The outdoor industry is full of folks waiting to be the next big thing, but do you really know how to set yourself apart and be successful?
Before we dive into strategies, allow me to define success as being compensated for doing the work you love with a clean conscience and solid reputation. Seem like a tall order in a fast paced, highly saturated market? Maybe. But for those willing to do the work, these five principles will have you on your way.
1. Be honest and genuine.
I intentionally chose to put this point first for two reasons:
- I can’t do or say anything to help you become an honest and genuine person.
- Most everyone probably believes they are…even if they aren’t.
That said, be yourself. People (especially those who’ve been around a few years) have a well-developed B.S. meter, and fakeness is a real turn off. It wears people out, but more importantly, it makes them question whether or not they can trust you. Trustworthiness is one of the first things we size up in another person as we get to know them. If they seem shady, we don’t let them in.
The most successful folks with some of the biggest names I’ve gotten to know have also tended to be the nicest and most helpful. Early on I assumed the worst and expected them to be terrible when the cameras weren’t around. That may be the case with some, but not those I’ve worked with.
Want to know who the real turds are in our industry? Mostly guys at my level…maybe a few thousand followers online doing a little media hoping to grow it into something bigger. I guess they feel they have something to prove and need to claw their way to the top and put on airs in the process. Little dog syndrome.
So, be yourself and be honest. A word of warning though: being genuine isn’t a recipe for success in itself. It’s a hard pill to swallow, but you can be yourself yet still not resonate with any audience. Case in point – me?
2. Collaborate, don’t compete.
This component is also related to the small-timers out there scrapping their way up a contrived ladder (that doesn’t actually exist). Our industry is saturated with small media companies and individuals trying to get “on top.” Instead of worrying about how many Facebook followers Fart Creek Outdoors (copyright pending) has, focus on ways you can work with them. How can you help them? How can they help you? What can you learn from each other?
One of my favorite collaborations right now is with Jeremy from Fit to Hunt. He was on my show back in July, and we discovered how much we had in common, both professionally and personally. Since that show, I’ve done some guest blogging for his company, and he’s working on a speaking gig for me. We don’t have a detailed long-term plan, we just know we’re committed to each other’s success.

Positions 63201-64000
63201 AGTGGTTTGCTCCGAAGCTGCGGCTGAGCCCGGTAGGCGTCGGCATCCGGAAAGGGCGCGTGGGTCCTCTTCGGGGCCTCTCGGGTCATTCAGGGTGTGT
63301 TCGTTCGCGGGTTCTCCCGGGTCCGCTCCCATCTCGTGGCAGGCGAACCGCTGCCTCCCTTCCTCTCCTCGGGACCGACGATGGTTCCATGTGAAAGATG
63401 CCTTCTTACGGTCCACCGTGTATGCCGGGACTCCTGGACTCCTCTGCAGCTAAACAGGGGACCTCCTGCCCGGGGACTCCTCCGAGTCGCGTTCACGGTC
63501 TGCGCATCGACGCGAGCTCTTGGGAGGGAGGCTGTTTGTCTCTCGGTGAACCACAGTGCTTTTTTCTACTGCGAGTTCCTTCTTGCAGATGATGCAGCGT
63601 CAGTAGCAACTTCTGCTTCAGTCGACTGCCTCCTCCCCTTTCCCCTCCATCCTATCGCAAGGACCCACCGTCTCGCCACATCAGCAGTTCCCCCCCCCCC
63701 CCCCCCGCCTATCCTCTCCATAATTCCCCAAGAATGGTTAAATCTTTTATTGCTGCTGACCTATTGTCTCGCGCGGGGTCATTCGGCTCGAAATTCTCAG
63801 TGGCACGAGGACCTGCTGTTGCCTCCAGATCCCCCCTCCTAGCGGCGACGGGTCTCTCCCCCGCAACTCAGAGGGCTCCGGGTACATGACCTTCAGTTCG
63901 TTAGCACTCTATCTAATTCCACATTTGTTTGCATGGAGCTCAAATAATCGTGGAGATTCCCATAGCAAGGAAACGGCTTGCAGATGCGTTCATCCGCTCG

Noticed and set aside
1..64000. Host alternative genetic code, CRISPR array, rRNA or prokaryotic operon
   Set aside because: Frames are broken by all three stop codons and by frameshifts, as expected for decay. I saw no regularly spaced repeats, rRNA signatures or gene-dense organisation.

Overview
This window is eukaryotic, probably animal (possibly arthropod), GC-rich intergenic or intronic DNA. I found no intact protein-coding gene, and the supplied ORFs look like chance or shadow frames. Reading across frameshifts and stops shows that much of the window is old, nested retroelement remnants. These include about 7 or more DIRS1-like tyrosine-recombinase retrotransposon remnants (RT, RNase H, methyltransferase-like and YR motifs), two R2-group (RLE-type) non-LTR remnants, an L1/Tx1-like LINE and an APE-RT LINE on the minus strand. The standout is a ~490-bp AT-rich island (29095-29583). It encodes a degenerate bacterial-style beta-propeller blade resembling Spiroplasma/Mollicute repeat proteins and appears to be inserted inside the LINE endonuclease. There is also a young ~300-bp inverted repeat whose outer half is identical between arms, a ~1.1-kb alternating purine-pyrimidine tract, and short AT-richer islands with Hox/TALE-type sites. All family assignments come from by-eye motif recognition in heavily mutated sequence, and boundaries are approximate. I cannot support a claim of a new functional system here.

3. Follow through on commitments.
Lots of people have lots of ideas, but few are the ones who actually put a plan together and execute it to completion. I’ve learned this time and time again as the folks I work with act surprised when I deliver on a promise. While it’s not an exclusive trait to the outdoor industry, there is a fair amount of talk with little action in our midst. Action requires planning and work…two things that seem rare in our society today. Do what you say you’ll do (or more) in the time you said you’d do it and people will be impressed. Simple.
The caution here is to be careful about what you promise. Be sure it’s reasonable and that you can deliver as expected. If you do that, you’ll be leaps and bounds beyond the folks who are all show and no go.
4. Say “thank you.”
I’m fortunate to have a number of friends who own or work for companies in the industry. Every one of them has multiple stories of times when they’ve given product to someone, or sponsored an event and never got even a single “Thank you” from those on the receiving end. Chances are, if you’re in this field, someone will give you something with the expectation you’ll use it, talk about it, and share your feedback with them. Do all of that, but also take a second to thank them.
When my buddy B.C. gives me packages of zMAX Boltlube and Bore Cleaner, he has personally paid for those. The money for those units came out of his pocket. When Darrell at Select Archery sets me up with a new bow, or Bobbi from Osage Trophy Blend sends me a jug of seed mix, I let them know I appreciate them. Same with Tom over at DirtNap Gear. Some folks are under the false assumption that since a sponsor is a company, they have extra money floating around to give away free stuff. The reality is that most operations run on tight margins, and someone is always paying for that generosity. No doubt there’s an expectation that the effort will result in sales…but still. Be thankful. Say “thank you” and mean it.
5. Do quality work.
Do you know why quality is so important in the outdoor field? It’s not just because we’re communicating about our God-given passions and instincts to pursue game in wild places, but because crappy work creates more work for someone else. If you want opportunity and reputation, make it a pleasure for people to work with you.
For example, when I write an article for MidWest Outdoors Magazine, I proof it multiple times. I follow their submission guidelines to the letter. If I have a question, instead of wasting someone’s time with a call, I’ll check the writer’s style guide to see if the question has already been answered (usually it has.) People are busy. Don’t make them busier with flaws that you could have filtered out. Commit yourself to high quality work, and it’s likely you’ll find more opportunity.
So, deep thoughts from a shallow mind, right? There’s no way around it, you’re going to have to work hard and hold yourself to high standards, but that’s the fun of it. Start with these five principles and I guarantee you’ll be setting yourself apart from the pack doing the work you love with a clean conscience and a solid reputation.